THE SPHINX. Monogram Pictures, 1933. Lionel Atwill, Sheila Terry, Theodore Newton, Paul Hurst, Luis Alberni, Robert Ellis. Director: Phil Rosen.

   If you’re a fan of Lionel Atwill, you’re sure to enjoy his sly and almost creepy performance as the deaf and dumb mastermind killer known as “The Sphinx” in this early, low budget crime film. If not, you may end up scratching your head when it’s over and asking yourself what on earth were they thinking?

   The gimmick is that after killing his latest stockbroker victim, the latest in a series of stockbroker victims, he walks up to the night watchman, asks him for a match and then what time it is. When the case goes to trial, an unimpeachable medical witness verifies that the accused killer can indeed neither speak nor hear, and he is obviously and immediately acquitted.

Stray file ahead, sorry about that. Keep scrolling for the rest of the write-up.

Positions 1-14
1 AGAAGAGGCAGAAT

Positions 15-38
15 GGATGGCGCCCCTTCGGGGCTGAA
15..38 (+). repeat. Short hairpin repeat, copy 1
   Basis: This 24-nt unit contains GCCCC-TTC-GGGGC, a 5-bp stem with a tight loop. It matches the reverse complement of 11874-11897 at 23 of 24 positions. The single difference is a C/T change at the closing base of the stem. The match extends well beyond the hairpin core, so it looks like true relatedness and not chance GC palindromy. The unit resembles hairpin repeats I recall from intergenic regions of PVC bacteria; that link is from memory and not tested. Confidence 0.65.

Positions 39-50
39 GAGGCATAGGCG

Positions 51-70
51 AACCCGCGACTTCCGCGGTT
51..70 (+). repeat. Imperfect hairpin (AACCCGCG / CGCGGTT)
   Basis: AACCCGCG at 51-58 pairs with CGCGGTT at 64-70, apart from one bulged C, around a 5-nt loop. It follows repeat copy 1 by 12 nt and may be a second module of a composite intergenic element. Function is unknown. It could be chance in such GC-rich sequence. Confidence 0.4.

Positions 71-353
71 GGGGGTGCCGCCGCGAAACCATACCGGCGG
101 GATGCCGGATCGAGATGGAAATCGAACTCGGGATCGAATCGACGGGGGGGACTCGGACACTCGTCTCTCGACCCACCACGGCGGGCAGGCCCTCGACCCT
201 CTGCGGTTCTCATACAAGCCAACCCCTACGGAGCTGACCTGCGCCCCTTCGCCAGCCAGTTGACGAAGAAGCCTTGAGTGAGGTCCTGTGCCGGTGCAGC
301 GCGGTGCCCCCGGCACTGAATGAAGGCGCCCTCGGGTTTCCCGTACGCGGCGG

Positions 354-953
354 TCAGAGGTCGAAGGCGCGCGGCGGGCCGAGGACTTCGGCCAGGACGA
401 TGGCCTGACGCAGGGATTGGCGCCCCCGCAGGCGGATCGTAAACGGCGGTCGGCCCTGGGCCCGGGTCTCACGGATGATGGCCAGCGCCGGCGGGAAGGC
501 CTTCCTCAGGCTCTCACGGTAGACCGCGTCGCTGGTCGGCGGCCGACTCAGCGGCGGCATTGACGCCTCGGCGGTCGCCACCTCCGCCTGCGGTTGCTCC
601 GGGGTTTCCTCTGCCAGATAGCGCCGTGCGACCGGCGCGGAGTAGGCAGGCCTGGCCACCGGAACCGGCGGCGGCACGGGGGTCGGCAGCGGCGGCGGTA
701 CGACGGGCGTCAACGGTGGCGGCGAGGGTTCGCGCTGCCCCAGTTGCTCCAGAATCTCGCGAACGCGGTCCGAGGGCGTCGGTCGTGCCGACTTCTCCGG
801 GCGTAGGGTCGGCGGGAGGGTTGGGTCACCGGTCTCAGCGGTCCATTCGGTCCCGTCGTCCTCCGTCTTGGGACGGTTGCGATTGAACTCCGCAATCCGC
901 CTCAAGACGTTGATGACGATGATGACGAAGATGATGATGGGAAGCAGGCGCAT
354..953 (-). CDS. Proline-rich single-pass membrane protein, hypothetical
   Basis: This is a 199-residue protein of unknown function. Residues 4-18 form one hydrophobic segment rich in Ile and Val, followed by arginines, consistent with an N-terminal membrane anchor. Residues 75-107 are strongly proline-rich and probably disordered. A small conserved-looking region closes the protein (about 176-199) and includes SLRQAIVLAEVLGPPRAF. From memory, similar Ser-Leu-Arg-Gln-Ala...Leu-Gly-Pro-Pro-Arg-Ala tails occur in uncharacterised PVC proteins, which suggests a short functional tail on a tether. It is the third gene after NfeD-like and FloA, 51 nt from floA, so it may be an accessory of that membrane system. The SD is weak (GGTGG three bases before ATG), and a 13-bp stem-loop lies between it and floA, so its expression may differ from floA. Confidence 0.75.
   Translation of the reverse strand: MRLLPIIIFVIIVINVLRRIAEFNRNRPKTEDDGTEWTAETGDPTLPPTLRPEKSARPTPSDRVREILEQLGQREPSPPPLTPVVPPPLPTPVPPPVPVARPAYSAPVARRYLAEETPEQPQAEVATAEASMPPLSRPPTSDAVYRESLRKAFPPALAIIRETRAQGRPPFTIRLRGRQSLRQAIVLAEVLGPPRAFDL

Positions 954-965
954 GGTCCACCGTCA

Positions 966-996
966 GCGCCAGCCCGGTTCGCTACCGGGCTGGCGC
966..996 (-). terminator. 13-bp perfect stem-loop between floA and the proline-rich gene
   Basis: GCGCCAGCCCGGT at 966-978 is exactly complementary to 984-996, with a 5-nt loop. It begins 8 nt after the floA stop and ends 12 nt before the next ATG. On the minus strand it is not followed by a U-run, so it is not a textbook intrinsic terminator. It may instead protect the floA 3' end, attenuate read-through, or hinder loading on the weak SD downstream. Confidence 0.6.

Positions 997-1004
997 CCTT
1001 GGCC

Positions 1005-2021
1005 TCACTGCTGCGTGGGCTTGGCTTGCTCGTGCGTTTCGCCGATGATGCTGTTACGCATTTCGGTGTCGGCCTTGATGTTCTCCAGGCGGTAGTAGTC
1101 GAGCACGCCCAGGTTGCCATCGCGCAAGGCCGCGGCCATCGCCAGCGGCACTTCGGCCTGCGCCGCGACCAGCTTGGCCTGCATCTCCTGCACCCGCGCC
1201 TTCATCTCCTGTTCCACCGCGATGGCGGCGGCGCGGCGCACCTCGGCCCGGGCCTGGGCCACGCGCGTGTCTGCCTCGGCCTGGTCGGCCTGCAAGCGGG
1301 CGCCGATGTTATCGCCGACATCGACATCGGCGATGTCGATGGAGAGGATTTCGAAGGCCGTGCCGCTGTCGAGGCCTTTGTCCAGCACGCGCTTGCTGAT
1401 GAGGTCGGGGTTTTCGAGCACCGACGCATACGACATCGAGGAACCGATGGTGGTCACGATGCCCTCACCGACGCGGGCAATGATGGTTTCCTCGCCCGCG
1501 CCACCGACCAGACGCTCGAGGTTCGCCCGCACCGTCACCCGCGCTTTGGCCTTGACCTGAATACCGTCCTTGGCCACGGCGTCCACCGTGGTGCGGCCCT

Not believing the medical evidence for a minute is reporter Jack Burton (Theodore Newton), while his would-be girl friend Jerry Crane (Sheila Terry), the society and/or special features writer for the same paper, thinks Atwill is being unfairly persecuted. Well, one thing we know is that she will be in danger in way or another before the movie is over, and that in spite of their minor tiffs, the two lovers will be in each other’s arms when it is.

   That much is a given, and it’s about as much fun to wait and watch for both of these eventualities to occur as it always is, no snark intended. But the Sphinx’s modus operandi makes little sense, and he deserves to be caught as easily as he is, which you should also take as a given.

   But Lionel Atwood’s performance is worth a watch. Even if he has no dialogue for most of the movie, his body language, eye movement and the muscles in his face are so finally tuned they deserve an award in themselves, even if there’s category they would fit into.

NOTE: For a re-evaluation of the story line on my part, be sure to read Comment #3.